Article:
Howard Kagan, Broadway producer, who presented a Hail Mary bid on Weinstein Co. on Tuesday, told Variety that he was closed off by the process because the company refused to reverse information.  "I only needed a day or two," said Kagan in an interview Tuesday night. "They have refused to engage. We were closed today and the victims were closed today. They will get zero."
Weinstein Co. explained on Tuesday afternoon that Lantern Capital was the winning bidder. Lantern, who had previously collaborated with billionaire Ron Burkle on a maturity sale, put an elevated $ 300 million horse race plus some debts. Although Weinstein Co.'s lawyers had expressed interest in sales, at one point saying 60 potential buyers had expressed interest, Lantern left only a bid to the entire company by 5 o'clock on Monday.
Kagan, a former partner at Harbinger Capital Partners, left a late bid on Tuesday morning for $ 31
Kagan said that the company had not provided details of what contracts were necessary and how much it would cost to cure standard values. In a conversation Tuesday with the company's representatives, Kagan said they "shaved my head over the coal and came with hundreds of reasons why they did not want a second bid."
"It strikes me as people who do not really take their duties to maximize value," he said. "At least you think they would like a backup bid."
He speculated that Lantern, a Dallas-based private equity fund, might get cold feet, and the company realized it was necessary to close as quickly as possible.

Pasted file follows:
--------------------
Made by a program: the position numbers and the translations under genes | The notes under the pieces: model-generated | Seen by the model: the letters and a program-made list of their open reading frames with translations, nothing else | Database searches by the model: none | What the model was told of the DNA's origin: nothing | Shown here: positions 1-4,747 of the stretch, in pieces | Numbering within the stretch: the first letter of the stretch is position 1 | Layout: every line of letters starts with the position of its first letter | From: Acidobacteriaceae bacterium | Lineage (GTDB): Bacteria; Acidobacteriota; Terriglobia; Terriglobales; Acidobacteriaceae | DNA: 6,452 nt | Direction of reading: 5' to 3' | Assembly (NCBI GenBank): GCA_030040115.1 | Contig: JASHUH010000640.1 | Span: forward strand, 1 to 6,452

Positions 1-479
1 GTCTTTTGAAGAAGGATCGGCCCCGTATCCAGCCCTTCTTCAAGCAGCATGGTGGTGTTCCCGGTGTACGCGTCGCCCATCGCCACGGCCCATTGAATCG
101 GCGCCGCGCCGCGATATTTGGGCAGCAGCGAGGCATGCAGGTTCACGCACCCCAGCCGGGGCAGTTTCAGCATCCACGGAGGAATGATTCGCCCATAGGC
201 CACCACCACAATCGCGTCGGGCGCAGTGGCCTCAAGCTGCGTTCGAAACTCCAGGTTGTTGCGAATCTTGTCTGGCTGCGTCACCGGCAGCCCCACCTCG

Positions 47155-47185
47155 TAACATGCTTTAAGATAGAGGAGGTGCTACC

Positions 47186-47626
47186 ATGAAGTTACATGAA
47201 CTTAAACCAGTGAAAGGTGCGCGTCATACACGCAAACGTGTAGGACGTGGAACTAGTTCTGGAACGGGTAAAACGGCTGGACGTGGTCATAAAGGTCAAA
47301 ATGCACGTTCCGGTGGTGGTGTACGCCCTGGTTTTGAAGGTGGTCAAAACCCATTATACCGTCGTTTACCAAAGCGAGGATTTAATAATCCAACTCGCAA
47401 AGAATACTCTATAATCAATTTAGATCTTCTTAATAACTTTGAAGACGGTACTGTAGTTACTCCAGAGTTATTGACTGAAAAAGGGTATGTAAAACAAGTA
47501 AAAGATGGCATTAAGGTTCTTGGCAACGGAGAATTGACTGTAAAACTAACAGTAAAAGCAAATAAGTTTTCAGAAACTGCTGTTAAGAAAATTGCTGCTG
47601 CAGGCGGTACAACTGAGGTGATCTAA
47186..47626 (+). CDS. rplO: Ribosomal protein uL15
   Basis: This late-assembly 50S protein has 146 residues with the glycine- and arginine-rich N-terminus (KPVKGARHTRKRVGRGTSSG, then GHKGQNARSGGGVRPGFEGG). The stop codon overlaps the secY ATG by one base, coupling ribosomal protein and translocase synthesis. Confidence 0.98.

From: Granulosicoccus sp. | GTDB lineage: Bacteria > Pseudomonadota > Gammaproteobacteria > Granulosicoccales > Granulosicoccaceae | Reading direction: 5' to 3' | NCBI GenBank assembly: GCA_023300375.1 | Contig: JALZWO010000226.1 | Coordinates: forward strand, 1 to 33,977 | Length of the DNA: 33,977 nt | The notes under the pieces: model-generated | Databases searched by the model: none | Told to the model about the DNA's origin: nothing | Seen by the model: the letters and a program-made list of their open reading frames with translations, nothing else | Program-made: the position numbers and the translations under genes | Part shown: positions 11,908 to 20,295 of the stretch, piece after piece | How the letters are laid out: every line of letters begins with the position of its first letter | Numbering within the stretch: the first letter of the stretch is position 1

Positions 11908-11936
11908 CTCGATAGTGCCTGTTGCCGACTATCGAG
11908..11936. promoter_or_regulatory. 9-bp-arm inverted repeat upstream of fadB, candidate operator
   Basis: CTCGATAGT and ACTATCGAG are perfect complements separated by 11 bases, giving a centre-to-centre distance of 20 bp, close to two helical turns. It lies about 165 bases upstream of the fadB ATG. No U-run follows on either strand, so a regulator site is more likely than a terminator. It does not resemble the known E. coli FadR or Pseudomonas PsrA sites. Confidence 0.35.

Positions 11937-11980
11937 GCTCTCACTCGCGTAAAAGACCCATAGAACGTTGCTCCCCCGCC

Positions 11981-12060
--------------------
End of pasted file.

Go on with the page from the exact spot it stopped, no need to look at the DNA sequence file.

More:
Kagan said he was taken to Weinstein Co. because full-fledged production companies rarely released the market and because entertainment activities are in a disturbance, creating an opportunity. He also said that the Lantern who won the command, without a provision for Weinstein's victim, struck him as unfair.
"I just think it's amazing that Lantern and their investors would be so keen to shut up this store when they've taken a lot of fun in one step after another cut victims on their knees," he said. "How does the Lantern team think it will run a studio?"
One source told Variety that the Kagan agreement consisted largely of high interest debt.
"It's all refinancing when we close," said Kagan without revealing his backers. "It's not easy to get a lender to look up and make a loan when you can not get the company to give you the information."
Kagan said the fate of his business now lies with New York Attorney General Eric Schneiderman, who has previously weighed in to protect victims in the sales process. However, it is not clear that Schneiderman will want to put behind a certain bidder in this case.
"We'll see what the lawyer is doing," said Kagan. "Does he meet these high goals?"
Update: Amy Spitalnick, a spokesman for Schneiderman, issued the following statement:
"From the outset, we have emphasized the importance of adequate compensation for victims, protection of current and future employees, and assurance that abusers not rewarded. We continue to drive for the critical goals. Our trial is active and our investigation continues to continue. "